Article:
TALLAHASSEE — Moved by tearful testimony of victims of parasailing accidents and their mothers, a Senate committee gave swift, unanimous approval Thursday to legislation requiring operators of the thrill rides to carry at least $1 million in liability insurance and shut down when weather gets threatening.
“You don’t think, going parasailing, something bad could happen like this,” Alexis Fairchild, 17, of Huntington, Ind., said at a news conference prior to the Senate Regulated Industries Committee hearing. “You don’t think, going into your senior year, you’re going to be struggling, going to doctors appointments and staying home with your parents.”
Fairchild suffered severe brain injuries when a tow line snapped during an approaching storm near Panama City last year, throwing her and another Indiana teen-ager against a 13-story building and power lines. Her mother, Angelia Fairchild, fought back tears as she told the committee of helping her daughter learn to walk and function over the past seven months.
In addition to the million-dollar insurance requirement, the bill (SB 320) by Sen. Maria Sachs, D-Delray Beach, would require boats to have radios for weather forecasts. It would forbid commercial parasailing in sustained winds of more than 20 miles per hour, or when gusts blow 15 miles above regular speed. They would also have to park their boats when a lightning storm comes within seven miles, Sachs said.
Shannon Hively wept as she haltingly told of the death of her daughter Amber White, 15, and her family’s struggle to help her other daughter, Crystal, recover from a series of injuries the sisters suffered in 2007 when the tow line on a tandem parasail broke off Pompano Beach.
“I let my children go on vacation with my neighbor and one weekend, I had two children who getting were ready to start school,” she told the Senate committee. “By the next weekend, I had one and she didn’t come home to me whole.”
As the victims and their mothers struggled with emotion, Sen. Eleanor Sobel, D-Hollywood, told the families, “there’s not a dry eye up here. We feel for you.”
“I don’t want any other girls to lose their sisters and suffer the way I’ve suffered, the way many other people have suffered,” said Crystal White, 24. “People should be able to be safe when they do water sports.”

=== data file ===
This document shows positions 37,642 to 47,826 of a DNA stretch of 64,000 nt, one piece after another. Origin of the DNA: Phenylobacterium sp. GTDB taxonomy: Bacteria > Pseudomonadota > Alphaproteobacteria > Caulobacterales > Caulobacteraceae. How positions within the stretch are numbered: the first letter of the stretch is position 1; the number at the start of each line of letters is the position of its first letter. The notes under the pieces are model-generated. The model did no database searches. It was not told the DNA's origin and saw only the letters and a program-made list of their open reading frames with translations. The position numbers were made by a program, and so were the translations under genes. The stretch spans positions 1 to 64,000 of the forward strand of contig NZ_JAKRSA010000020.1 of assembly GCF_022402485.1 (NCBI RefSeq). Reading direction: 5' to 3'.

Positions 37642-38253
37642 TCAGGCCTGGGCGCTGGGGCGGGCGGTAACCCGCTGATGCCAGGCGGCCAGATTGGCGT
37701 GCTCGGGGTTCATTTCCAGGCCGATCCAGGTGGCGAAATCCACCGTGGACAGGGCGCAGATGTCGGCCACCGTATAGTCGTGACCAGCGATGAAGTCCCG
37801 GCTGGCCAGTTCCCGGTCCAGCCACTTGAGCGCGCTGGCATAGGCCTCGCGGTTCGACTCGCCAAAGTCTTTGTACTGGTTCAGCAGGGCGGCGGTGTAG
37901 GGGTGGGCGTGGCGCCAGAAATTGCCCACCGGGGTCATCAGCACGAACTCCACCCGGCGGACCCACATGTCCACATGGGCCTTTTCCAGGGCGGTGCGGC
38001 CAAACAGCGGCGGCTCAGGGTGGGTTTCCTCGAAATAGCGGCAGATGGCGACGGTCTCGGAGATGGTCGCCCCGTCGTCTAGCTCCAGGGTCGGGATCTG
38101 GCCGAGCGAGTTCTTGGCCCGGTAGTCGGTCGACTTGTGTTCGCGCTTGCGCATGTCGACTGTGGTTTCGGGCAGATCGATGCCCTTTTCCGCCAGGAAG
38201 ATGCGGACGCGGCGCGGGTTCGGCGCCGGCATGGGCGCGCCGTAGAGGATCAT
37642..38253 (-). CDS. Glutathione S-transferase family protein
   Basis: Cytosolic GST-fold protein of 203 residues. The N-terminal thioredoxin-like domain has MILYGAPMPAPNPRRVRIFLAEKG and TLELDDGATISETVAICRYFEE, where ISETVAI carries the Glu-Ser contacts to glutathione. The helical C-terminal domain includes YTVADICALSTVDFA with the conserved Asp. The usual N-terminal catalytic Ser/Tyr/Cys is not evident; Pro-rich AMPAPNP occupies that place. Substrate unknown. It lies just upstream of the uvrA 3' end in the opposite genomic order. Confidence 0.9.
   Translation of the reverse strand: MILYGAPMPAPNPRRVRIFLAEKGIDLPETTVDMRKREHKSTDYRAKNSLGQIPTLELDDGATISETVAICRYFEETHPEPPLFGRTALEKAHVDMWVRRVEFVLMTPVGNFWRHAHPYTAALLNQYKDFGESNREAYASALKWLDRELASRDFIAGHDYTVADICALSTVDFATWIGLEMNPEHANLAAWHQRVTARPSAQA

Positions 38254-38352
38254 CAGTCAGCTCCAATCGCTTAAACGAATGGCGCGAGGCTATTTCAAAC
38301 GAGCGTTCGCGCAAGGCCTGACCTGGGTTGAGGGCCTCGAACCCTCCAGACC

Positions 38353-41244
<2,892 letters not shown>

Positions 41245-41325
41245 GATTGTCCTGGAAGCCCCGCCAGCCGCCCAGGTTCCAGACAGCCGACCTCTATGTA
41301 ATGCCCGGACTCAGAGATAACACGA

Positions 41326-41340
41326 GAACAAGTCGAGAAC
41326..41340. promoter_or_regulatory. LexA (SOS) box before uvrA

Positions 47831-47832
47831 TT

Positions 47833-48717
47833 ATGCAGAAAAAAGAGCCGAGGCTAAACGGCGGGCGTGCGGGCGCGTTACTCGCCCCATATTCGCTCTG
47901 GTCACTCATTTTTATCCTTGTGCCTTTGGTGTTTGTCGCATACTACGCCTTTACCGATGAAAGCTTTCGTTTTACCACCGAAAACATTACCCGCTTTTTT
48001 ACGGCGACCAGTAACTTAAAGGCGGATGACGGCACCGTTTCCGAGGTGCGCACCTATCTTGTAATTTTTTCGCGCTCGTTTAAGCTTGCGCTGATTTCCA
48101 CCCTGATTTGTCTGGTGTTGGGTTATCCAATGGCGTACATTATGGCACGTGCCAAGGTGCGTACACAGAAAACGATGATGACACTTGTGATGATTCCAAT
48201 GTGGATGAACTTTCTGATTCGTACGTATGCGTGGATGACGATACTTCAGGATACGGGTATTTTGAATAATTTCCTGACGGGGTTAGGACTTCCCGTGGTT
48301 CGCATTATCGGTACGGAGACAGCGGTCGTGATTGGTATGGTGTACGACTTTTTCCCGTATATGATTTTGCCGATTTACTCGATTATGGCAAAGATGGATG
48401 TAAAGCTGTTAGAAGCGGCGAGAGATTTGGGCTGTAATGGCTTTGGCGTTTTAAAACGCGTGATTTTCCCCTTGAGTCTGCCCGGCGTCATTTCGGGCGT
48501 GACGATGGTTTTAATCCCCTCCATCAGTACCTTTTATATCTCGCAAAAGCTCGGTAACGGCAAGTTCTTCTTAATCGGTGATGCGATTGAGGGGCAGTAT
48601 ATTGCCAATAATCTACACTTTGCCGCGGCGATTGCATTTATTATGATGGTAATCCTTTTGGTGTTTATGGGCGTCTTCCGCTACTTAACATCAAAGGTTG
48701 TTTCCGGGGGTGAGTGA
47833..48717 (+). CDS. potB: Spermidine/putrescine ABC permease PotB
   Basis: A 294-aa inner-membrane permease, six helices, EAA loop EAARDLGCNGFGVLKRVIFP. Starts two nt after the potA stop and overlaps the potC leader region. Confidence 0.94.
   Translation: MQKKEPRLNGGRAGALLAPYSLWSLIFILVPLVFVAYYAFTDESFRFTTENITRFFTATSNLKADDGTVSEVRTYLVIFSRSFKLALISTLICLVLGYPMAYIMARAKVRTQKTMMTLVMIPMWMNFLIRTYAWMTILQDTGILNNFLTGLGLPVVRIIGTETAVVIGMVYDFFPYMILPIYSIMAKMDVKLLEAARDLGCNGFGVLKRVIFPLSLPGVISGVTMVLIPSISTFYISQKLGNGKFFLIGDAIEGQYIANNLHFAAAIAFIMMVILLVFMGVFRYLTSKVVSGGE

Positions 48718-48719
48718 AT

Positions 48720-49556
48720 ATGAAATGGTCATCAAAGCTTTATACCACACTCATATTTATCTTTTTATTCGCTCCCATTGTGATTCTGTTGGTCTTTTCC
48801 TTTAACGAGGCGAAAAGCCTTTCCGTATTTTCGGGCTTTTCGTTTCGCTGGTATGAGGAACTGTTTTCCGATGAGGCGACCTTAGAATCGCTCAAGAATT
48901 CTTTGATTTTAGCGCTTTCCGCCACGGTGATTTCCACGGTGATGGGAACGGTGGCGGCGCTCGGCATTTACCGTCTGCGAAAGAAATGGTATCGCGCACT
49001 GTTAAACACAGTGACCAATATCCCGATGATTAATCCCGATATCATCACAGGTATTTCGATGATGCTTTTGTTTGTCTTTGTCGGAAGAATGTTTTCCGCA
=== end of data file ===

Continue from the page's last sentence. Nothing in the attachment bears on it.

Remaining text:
Rep. Gwendolen Clarke-Reed, D-Deerfield Beach, sponsored the House version of the bill (HB 347), which early this month cleared the House Business and Professional Regulation Committee. She said Florida’s reputation as a safe place for spring break and family vacations is suffering because of news reports of deaths and crippling injuries caused by parasailing accidents.
Both legislators said they worked with parasailing operators to develop the bill, and that there is no organized opposition to it.
“We are not trying to punish the industry,” Clarke-Reed said. “We only want to make this a safe activity.”
Data from the Florida Fish and Wildlife Conservation Commission said there are about 100 parasailing operations in the state. From 2001 through last October, the state recorded 21 accidents, with 23 injuries and six deaths.
Some of the accidents have been in Tampa Bay.
In April 2004, a crowd at Madeira Beach ran to save a pair of teenage girls dangling from one of the untethered giant kites after its rope snapped. In September 2010, a Georgia woman died in Clearwater Beach after being dragged ashore by a sail with a broken tow rope. And in June 2011, a South Carolina man died off Bradenton Beach when the boat towing him lost power, dropping him into the water.
How to sound off
SB 320/HB 347 would set minimum insurance requirements for parasailing operations and require them to stop for threatening weather.
Sponsors are Sen. Maria Sachs, D-Delray Beach, (850) 487-7864, and Rep. Gwendolen Clarke-Reed, D-Deerfield Beach, (850) 717-5092.
To find and contact your senator or representative, visit www.leg.state.fl.us/ You’ll also find helpful tips at the Information Center there.